photo: Courtesy of SPI International
Running time: 101 minute
Starring: Nicole Kidman, Fionnula Flanagan, Christopher Eccleston, Alakina Mann, James Bentley
Directed by: Alejandro Amenábar
Rating: 8 out of 10
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Living on the Isle of Jersey with two children suffering from a mysterious disease making them fatally allergic to sunlight has driven Nicole Kidman's character to the point of insanity. Her daughter still remembers her mother's moment of madness. World War II has ended but her husband is still missing in the battlefields of France. Her life offers her nothing but darkened rooms, religion and death.
"The Others" is the first English-language movie directed by Alejandro Amenábar, a 25-year old Spanish director who was born in Chile. It is also his first masterpiece, and has been nominated for many European awards. In this movie he was all in one - a director who wrote his own screenplay and composed music in an apartment away from the studio.
The movie is incomparably better than his first works Tésis (1996), and "Abre los Ojos" ("Open Your Eyes", 1999), a remake of a well-known Alfred Hitchock thriller "Vertigo" (1958). It made an impact only in Spain.
"The Others" revives the tradition of 1930s and 1940s haunted house movies and books. An isolated, old-fashioned, beautiful Victorian house emerges from the silent, melancholy surroundings bringing to the screen pale characters wandering through rooms and halls - and having startling experiences in the world beyond.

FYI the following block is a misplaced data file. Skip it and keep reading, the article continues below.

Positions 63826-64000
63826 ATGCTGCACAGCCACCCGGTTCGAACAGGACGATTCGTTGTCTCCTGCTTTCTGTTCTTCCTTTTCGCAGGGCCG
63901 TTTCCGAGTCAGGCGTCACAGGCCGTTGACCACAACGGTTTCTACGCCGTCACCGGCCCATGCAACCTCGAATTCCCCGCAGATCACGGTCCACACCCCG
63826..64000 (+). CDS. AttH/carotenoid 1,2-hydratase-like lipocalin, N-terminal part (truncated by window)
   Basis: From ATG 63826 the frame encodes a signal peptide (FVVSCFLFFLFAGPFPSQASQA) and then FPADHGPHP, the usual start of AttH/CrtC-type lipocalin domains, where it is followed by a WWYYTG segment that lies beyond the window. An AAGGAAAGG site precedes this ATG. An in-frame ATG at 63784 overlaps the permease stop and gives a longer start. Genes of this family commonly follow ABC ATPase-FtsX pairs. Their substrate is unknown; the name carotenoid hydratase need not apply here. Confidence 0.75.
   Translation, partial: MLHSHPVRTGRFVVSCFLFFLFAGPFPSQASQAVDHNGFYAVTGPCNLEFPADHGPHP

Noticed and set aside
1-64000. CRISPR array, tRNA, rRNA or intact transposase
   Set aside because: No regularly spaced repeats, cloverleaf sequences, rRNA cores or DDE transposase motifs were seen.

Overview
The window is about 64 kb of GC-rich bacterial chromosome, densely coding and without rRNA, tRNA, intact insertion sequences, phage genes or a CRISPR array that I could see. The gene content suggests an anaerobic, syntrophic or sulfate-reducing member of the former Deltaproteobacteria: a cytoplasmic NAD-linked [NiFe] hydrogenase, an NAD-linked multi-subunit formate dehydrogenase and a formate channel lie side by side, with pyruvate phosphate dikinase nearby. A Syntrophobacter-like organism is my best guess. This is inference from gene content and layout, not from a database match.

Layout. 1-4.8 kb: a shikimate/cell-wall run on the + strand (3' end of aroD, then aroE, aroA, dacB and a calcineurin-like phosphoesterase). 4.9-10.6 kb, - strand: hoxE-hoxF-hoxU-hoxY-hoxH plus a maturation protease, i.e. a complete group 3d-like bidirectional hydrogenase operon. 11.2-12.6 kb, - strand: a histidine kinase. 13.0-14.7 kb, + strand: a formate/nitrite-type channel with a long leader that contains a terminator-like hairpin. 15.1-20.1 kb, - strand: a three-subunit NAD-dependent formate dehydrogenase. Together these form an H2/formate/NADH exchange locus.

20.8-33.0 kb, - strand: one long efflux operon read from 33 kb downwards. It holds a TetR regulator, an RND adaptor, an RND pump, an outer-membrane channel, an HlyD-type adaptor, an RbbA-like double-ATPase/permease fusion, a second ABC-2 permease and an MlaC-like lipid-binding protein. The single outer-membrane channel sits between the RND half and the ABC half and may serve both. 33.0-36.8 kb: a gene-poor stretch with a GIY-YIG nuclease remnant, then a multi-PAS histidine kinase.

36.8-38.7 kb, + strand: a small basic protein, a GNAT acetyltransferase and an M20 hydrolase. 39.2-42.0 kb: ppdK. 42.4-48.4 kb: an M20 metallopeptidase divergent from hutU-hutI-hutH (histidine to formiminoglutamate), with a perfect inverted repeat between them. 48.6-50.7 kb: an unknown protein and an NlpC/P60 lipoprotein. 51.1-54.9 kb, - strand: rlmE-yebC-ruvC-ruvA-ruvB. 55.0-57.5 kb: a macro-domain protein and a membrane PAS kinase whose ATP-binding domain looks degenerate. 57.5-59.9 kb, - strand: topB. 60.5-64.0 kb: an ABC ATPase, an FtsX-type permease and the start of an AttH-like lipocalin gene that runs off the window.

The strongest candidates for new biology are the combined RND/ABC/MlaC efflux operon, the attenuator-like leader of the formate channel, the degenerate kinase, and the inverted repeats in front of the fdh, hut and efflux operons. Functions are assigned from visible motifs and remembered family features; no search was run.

The film also has something that is often forgotten among the special effects of contemporary movie production - human faces. Behind the thick and dusty curtains, overwhelmed by their fear of daylight, human faces and eyes express primal fears and sufferings. Amenábar is a painter, playing more with shadows than light, and preferring silence over noise.
Amenábar uses shadows and silence in this film to express loneliness, misunderstandings and distant war. He captures in it the pain of a mother tormented by her children's illnesses, a father returning with unspeakable trauma, and the fear of living again.
"This is a journey for Grace and her children towards light and discovery. Brightness is knowledge and in this case darkness is metaphor. Her beliefs and the way she teaches them blind her. In the film she begins to open her mind and open to the light," explains Amenábar.
The movie hides more than it shows, characters are covered with shadows, and only their grimaces bear the real meaning, requiring superb acting. Nicole Kidman is excellent in the role of a deranged and confused mother obsessed by fear. Fionnula Flanagan, one of "James Joyce's Women" (1985, directed by Michael Pearce) is the mysterious but generous servant Mrs Mills who will help her to reach the final truth.
"Sometimes the worlds of the living and the dead just get mixed up," says Flanagan in the movie. Behind the thick curtains Amenábar tells us how.